For the first time, scientists have shown that deep-sea fishes that use bioluminescence for communication are diversifying into different species faster than other glowing fishes that use light for camouflage.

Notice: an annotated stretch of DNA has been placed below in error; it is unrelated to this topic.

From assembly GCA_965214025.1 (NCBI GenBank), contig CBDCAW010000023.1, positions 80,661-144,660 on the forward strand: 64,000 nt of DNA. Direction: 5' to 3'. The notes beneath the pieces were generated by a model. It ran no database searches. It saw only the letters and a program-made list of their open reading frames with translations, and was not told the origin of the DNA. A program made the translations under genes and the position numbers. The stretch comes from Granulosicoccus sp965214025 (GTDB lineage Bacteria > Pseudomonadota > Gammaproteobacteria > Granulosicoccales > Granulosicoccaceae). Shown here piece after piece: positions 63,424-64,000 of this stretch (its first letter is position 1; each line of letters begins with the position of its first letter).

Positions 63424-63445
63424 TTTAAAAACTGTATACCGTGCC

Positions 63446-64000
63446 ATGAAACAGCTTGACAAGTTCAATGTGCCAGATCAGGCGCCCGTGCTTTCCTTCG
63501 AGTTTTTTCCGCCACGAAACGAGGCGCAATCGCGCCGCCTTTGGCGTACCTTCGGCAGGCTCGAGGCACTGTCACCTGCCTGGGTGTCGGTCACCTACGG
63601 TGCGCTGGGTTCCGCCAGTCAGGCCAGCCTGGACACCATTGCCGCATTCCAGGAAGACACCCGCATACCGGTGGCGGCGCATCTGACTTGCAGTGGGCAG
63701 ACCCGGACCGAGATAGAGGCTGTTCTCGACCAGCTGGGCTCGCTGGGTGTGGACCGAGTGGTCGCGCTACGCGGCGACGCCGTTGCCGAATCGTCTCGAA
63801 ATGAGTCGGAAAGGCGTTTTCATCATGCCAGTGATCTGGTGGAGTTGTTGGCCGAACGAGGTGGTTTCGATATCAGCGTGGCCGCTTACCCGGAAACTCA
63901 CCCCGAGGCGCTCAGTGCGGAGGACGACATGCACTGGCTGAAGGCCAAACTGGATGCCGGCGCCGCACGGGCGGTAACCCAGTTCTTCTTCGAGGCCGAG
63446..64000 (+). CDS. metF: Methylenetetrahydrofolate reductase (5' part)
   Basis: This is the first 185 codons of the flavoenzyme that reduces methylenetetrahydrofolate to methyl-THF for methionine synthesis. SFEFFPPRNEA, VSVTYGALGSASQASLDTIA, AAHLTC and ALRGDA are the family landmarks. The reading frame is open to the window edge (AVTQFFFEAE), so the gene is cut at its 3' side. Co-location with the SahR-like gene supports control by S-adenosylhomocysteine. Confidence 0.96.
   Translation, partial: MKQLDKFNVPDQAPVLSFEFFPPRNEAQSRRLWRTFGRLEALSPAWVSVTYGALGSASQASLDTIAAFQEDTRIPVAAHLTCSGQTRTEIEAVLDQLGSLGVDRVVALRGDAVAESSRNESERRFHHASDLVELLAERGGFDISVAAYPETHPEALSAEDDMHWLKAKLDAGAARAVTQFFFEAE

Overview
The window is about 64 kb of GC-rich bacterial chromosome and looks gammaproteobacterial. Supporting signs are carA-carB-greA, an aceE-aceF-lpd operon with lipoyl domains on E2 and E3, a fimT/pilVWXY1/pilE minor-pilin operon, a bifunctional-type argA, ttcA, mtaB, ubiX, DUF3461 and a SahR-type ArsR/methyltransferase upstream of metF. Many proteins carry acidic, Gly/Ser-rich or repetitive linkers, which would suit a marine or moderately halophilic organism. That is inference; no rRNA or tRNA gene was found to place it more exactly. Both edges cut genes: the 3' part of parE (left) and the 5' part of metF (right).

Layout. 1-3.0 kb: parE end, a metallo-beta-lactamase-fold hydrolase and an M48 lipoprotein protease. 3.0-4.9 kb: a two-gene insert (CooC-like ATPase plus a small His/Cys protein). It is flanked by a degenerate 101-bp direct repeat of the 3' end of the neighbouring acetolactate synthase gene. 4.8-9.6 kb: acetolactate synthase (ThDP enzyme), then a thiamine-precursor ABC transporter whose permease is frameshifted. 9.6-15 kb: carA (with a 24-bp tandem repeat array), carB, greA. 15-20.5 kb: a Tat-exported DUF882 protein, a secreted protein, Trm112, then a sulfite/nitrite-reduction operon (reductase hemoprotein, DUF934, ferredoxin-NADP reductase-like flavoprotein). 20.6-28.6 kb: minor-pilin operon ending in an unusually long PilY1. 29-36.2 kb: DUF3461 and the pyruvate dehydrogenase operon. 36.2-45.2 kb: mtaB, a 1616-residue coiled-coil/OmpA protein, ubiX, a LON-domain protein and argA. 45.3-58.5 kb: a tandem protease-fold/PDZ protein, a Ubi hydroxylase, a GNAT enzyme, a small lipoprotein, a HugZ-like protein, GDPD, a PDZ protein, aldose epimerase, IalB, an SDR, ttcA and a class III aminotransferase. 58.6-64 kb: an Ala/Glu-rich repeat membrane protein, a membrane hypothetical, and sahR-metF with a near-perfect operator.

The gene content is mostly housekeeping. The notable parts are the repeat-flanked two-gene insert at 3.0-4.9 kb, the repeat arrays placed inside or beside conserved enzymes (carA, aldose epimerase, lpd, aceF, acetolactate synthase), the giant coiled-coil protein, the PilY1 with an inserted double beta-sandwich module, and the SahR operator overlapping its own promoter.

Jan. 22, 2014 — Woodland salamanders are small, lungless amphibians that live in moist, forest habitats throughout the U.S. and the world. Salamanders often serve as vital links in forest food chains; their population size and recovery from major disturbances can help predict the health of forest ecosystems. Now, researchers at the University of Missouri have determined that salamander population size reflects forest habitat quality and can predict how ecosystems recover from forest logging activity. MU researchers believe these findings can be translated to other species within forest ecosystems throughout the world